Chapter 3 provides more information on implementing efficient transactions in a relational database. You can also consider trading consistency for performance by implementing BASE (Basically Available, Soft state, Eventual consistency) transactions, although this strategy often requires additional infrastructure to work successfully. Appendix A, "Replicating, Distributing, and Synchronizing Data" in the guide "Building Hybrid Applications in the Cloud on Windows Azure" available from patterns & practices describes a possible implementation based on Windows Azure Topics and Subscriptions.
In more general terms, you can follow the Command Query Responsibility Segregation (CQRS) pattern to divide a distributed system up into functionality that is responsible for writing data and functionality that handles queries. For more information, download the patterns & practices guide "CQRS Journey" from MSDN.
The relational model does not address the issue of availability, although many relational database management systems offer high availability (for a price). In most cases, availability is implemented by maintaining a copy of the database. This copy might be hosted by a separate failover server that is brought online if the primary server hosting the database fails, or it might be sent to one or more additional servers that provide load-balancing for concurrent users (user requests may be transparently directed to whichever server is least-heavily loaded).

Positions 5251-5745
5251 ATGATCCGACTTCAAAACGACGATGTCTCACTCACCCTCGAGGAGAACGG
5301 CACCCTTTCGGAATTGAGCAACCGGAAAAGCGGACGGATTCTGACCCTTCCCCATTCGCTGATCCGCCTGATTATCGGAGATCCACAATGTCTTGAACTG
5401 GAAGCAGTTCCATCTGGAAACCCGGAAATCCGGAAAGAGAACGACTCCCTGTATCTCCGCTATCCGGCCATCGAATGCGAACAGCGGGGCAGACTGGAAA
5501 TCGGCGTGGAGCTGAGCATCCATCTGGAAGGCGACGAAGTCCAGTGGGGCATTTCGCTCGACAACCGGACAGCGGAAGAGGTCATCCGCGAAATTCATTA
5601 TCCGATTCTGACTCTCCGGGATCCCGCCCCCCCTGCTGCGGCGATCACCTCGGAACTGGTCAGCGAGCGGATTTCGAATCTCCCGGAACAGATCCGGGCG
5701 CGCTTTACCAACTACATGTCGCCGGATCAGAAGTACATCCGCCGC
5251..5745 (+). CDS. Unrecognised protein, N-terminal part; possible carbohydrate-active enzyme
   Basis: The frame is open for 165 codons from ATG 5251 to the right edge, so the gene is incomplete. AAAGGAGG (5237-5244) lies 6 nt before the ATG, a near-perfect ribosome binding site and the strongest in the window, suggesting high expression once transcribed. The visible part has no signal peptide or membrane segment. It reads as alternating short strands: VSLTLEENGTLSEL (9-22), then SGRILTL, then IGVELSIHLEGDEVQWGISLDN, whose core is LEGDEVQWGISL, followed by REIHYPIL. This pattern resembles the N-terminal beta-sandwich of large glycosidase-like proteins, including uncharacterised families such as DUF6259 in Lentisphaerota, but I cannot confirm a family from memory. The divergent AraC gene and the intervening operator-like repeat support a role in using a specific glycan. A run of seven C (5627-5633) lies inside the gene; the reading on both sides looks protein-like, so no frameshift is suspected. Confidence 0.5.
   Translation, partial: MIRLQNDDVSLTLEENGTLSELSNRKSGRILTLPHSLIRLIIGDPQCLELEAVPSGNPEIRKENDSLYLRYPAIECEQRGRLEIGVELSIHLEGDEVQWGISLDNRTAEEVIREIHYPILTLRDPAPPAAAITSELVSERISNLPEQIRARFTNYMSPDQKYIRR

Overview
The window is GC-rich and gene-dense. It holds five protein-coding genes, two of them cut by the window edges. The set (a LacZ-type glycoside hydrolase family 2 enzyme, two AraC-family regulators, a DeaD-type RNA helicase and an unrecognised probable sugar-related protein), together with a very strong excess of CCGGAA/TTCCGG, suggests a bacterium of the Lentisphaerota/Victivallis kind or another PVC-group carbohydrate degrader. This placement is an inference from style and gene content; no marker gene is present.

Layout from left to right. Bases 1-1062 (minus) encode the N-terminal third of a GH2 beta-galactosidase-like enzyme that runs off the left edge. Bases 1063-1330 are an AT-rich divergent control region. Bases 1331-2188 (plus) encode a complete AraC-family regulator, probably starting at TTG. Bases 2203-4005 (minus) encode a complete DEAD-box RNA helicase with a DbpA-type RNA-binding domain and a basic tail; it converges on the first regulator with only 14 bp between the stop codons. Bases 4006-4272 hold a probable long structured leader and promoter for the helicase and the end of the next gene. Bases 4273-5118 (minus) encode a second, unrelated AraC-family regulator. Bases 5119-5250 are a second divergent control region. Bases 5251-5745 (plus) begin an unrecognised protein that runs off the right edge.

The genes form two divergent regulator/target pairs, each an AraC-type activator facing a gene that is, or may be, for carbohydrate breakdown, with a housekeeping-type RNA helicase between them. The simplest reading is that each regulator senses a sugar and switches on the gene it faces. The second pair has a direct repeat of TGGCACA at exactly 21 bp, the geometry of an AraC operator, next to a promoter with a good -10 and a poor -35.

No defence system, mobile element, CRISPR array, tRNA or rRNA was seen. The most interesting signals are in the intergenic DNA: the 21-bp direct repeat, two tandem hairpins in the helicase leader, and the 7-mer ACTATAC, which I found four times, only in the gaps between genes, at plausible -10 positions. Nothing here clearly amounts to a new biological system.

However, increased availability complicates consistency. If you maintain multiple copies of data, and that data changes, you need to ensure that each copy is modified consistently. The more changes that you need to make, spanning more databases, the slower transactions can become.
The Advent of NoSQL